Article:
Therefore, staff is recommending that office uses be shifted from this area under either scenario. If the bridge is straightened, at least 200,000 sq.ft. of office should be shifted from this area to the Town Center to enhance that center of development. The applicant has indicated that they would prefer to eliminate all office uses from this landbay if the staff’s concept plan (without the bridge straightening) is approved, shifting them to the Town Center and throughout Landbays “H”, “I”, and “J”. With the second playfield located in this area under that scenario, the applicant feels that insufficient space is available to create a true office center. Development within this landbay would then become all residential use, with a small amount of retail, which staff supports and finds a more plausible use for this area than office.

Staff is recommending that heights in this area be decreased from the 110'maximum proposed by the applicant to a maximum of 82', with the majority of heights less than 60' and reducing as the lower neighborhoods to the west are approached. Staff does not support the increase from the 77' now permitted by the master plan for this area, which is predominately low scale in nature. A minor increase to 82' is reasonable to allow retail uses on the first floor; this is the height of office buildings on Duke Street and at the King Street. (CDD # 99-01, pp. 28-29) (Emphasis added)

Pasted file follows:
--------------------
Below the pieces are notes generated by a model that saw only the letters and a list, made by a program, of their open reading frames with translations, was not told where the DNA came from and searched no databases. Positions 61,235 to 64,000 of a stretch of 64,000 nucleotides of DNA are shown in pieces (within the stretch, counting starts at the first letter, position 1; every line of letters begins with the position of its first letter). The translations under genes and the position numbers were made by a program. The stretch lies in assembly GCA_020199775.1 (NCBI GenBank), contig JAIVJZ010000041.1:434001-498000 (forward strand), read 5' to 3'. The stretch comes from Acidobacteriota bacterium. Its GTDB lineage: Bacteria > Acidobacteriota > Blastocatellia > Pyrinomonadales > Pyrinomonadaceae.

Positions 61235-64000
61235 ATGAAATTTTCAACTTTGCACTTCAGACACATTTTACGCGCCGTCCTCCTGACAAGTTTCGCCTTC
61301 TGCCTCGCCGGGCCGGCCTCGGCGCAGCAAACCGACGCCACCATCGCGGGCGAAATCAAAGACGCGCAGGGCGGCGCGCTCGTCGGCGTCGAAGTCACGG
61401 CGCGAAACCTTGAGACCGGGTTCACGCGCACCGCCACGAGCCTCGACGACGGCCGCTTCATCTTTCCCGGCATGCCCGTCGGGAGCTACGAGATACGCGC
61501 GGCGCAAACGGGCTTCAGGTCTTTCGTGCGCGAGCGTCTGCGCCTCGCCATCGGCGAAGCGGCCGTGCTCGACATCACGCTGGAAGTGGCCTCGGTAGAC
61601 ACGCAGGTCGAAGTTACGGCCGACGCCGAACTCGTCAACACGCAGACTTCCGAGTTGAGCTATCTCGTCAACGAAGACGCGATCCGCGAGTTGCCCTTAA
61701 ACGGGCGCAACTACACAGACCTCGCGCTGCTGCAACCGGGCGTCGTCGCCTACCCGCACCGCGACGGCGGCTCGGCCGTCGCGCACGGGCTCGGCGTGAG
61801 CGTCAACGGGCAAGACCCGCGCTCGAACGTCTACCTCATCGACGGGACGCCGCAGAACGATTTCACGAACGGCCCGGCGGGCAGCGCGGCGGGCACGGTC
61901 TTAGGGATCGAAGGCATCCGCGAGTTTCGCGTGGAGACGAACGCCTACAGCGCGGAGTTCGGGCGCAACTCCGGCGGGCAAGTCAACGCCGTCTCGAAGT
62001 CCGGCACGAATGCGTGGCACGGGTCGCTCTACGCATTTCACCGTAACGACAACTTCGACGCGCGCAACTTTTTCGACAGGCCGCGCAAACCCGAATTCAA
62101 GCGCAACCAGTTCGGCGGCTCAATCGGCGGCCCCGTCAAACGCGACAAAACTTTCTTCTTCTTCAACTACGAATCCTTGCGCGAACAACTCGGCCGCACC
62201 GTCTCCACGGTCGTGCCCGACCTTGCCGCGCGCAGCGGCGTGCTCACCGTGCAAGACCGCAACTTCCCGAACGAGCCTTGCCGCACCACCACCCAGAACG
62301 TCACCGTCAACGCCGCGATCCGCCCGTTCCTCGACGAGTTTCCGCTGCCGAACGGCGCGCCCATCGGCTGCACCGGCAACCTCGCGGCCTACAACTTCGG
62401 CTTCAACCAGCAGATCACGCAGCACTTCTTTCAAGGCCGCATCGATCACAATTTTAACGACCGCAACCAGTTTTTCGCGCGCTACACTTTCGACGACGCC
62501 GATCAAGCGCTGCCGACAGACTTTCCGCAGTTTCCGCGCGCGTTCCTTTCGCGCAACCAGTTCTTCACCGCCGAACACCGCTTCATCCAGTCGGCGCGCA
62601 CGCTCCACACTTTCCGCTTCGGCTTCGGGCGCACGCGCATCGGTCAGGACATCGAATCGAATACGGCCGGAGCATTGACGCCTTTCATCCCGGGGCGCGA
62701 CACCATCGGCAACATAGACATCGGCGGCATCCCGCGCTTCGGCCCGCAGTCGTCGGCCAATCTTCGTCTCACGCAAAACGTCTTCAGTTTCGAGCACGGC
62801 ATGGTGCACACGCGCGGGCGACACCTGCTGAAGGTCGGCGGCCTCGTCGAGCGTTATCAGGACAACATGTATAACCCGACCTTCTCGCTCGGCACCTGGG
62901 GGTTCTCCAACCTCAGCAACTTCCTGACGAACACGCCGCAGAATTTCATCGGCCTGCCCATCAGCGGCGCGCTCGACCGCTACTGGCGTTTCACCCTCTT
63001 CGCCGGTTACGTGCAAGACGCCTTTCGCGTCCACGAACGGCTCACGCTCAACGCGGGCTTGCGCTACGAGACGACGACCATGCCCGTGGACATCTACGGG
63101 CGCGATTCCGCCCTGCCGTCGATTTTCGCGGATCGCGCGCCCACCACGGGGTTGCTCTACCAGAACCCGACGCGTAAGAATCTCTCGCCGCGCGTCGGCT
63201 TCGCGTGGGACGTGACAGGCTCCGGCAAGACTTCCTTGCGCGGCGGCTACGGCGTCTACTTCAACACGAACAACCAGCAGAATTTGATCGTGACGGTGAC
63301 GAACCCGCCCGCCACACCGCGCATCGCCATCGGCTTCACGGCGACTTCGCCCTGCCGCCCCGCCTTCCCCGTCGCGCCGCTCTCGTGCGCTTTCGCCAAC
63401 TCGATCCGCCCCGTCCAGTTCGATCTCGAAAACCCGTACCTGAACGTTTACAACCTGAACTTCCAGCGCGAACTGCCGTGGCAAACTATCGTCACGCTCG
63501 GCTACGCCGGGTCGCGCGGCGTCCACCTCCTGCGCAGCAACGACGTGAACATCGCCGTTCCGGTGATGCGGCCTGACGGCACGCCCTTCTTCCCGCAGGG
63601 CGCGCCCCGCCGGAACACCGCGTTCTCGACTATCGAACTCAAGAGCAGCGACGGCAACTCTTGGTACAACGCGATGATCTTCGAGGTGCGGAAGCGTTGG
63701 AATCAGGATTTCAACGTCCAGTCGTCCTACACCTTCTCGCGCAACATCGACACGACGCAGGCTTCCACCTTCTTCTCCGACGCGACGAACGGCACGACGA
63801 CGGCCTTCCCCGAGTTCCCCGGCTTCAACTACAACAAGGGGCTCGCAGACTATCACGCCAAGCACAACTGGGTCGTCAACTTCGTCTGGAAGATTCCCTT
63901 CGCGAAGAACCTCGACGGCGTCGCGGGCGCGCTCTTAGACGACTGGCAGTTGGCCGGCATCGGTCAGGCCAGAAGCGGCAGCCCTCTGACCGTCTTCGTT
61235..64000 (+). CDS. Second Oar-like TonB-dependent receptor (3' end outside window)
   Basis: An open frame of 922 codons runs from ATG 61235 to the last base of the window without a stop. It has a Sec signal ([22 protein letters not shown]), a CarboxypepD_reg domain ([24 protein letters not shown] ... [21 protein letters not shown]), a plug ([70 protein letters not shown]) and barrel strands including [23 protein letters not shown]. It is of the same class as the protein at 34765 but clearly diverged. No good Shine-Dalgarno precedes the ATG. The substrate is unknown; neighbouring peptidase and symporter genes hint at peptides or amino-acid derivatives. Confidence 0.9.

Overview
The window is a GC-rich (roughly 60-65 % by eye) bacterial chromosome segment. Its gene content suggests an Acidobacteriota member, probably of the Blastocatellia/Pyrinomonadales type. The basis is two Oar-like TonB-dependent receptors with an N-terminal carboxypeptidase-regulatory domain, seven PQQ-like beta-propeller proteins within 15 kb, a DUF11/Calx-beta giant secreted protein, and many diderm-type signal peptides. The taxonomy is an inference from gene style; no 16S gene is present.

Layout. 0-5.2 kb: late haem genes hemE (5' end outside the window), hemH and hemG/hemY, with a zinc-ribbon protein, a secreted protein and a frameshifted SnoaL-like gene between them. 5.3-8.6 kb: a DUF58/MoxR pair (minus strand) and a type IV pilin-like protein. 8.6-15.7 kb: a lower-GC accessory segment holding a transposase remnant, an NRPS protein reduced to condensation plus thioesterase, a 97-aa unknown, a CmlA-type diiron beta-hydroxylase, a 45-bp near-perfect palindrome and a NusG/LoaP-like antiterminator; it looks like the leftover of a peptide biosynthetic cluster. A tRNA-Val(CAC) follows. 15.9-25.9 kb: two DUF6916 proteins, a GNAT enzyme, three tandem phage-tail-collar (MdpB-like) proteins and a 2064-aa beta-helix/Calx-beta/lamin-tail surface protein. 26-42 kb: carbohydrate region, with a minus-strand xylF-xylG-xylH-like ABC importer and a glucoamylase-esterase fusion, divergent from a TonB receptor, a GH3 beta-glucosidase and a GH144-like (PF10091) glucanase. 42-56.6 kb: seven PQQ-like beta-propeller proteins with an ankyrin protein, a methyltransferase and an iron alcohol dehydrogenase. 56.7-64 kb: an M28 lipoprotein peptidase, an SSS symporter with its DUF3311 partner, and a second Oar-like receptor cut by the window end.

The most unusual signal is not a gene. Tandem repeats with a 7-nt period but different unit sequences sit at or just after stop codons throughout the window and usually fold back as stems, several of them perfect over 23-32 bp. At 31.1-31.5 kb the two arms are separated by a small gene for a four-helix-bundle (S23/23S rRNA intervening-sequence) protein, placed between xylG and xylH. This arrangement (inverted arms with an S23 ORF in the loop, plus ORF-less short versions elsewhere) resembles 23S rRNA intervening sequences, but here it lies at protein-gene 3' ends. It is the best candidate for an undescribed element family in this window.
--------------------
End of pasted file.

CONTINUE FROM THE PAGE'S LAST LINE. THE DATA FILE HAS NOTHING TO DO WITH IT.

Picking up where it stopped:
The Growler doesn't even know where to begin.

First, the staff suggested shifting 200,000 sq ft of density away from a Metro site and at a location (Potomac Yard Town Center) that doesn't have a Metro station now and is unlikely to ever have one, despite the fact that the plan optimistically reserves some space for it.

Does this make sense?

Then, we are told that a walk of 1,500 to 2,500 feet is too far for someone to use Metro. Bollocks! The Growler walks more than that twice a day to the Metro, and it's only a four and a half block walk. Anyone on the Del Ray or Rosemont side who currently walks to Metro travels at least as far and probably much further.

Just what does the City define as a cachement area for Metro service? Two blocks and y'er out?

Next, it sounds like the shuttle bus (and make no mistake, that's all the Potomac Yard BRT is) was originally going to terminate on the western side of the Metro. Now BRT from the Yard is proposed to go down First Street, Fayette and Madison to the station. Why was this moved to our side?

And finally, the staff demonstrated a tender concern for height and its impact on the lower-scale Del Ray neighborhood nearby by insisting that no structures be taller than 82', with most at 60'. Yet for the "Northern Gateway" section of the Braddock Road Plan, the proposed CDD designation for the Jaguar property will permit heights of up to 150'.

It's time to end the discrimination. We need to demand that the City reopen the Potomac Yard Plan and propose the same density and height that we are getting on the eastern side.